When I first heard that Bristol Palin—who became a mother at age eighteen—had decided she wanted to be “a living example of the consequences of teen pregnancy,” and “an advocate to prevent teen pregnancy,” I was intrigued.
When I found out that her message was that sexual abstinence is the only answer, I was annoyed. After all, I’d seen the interview in which she'd said, “Everybody should be abstinent or whatever, but it’s not realistic at all.”
It made me wonder how she could believe that a stance so clearly in opposition of her own actions would reach young people and change their lives.
When I was a teen, I would get all contrary when people suggested that I should learn from their mistakes. In fact, I’m still that way fifteen years after graduating from high school. In this case, the message I take from it is that she chose to have sex before she was married and then got pregnant, so now she feels that the only advice she can give is that no one should have sex until they're married. WHAT?!
As someone who writes contemporary YA novels, I love to see young people making smart and safe choices. I do not agree that they should be taught that the ONLY correct choice for their lives is to wait to have sex until they are married. I also do not agree that teens aren’t able to control themselves and/or will be influenced to have sex if they are educated about it. Nothing is as simple as that. Comprehensive sex education can—and does—give teens information that will help them throughout their lives to prevent contraction of sexually transmitted diseases and unplanned pregnancy.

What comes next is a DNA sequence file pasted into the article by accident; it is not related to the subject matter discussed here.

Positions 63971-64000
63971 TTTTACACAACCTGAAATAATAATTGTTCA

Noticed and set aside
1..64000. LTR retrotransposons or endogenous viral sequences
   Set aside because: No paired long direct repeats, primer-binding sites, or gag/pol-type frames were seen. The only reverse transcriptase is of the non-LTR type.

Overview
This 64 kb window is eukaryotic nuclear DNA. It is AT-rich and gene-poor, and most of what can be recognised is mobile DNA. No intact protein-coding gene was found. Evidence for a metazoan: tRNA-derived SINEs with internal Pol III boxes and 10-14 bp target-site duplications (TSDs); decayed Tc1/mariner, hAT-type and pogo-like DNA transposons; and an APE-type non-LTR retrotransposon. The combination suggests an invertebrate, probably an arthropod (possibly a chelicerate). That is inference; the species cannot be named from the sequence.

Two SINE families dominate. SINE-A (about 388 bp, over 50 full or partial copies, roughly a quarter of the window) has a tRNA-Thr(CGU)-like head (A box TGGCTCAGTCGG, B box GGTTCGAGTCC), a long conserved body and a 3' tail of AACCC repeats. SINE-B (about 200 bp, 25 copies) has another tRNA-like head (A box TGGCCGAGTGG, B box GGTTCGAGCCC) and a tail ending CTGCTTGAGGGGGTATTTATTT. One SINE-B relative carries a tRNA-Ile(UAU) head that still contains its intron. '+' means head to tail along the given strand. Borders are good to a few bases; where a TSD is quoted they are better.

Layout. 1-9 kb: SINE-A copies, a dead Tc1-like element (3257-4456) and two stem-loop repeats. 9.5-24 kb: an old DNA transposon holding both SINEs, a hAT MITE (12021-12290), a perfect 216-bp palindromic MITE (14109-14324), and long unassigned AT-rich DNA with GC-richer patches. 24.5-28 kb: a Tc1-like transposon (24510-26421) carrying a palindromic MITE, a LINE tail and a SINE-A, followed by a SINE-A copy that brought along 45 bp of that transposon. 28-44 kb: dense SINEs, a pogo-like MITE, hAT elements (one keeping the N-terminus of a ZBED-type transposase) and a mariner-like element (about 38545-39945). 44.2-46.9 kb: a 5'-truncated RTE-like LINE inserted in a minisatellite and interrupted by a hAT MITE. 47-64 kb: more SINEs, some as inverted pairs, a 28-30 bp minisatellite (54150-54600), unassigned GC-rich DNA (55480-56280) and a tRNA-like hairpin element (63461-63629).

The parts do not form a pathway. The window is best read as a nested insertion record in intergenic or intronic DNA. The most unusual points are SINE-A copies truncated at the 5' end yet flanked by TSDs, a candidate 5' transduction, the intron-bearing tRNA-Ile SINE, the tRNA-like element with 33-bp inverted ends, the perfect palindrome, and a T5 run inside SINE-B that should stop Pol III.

In a new commercial on YouTube, Bristol and Mike “The Situation” talk about sex and encourage viewers to “Pause Before You Play.” Essentially, Bristol says that she’s committed to her new stance of sexual abstinence, but at the same time, she recognizes that not everyone is going to make that choice. She supports and encourages use of contraceptives and “safe sex.”
All the corniness aside, I really do appreciate the message. But from what I've observed, the vast majority of commenters seem to consider these two anti-role models and feel that their involvement in the video is hypocritical.
What do you think of the “Pause Before You Play” campaign? Do the life choices of the spokespeople make you any more or less interested in what they have to say? What are some of the best YA novels you've read that show the choices teens make about sex?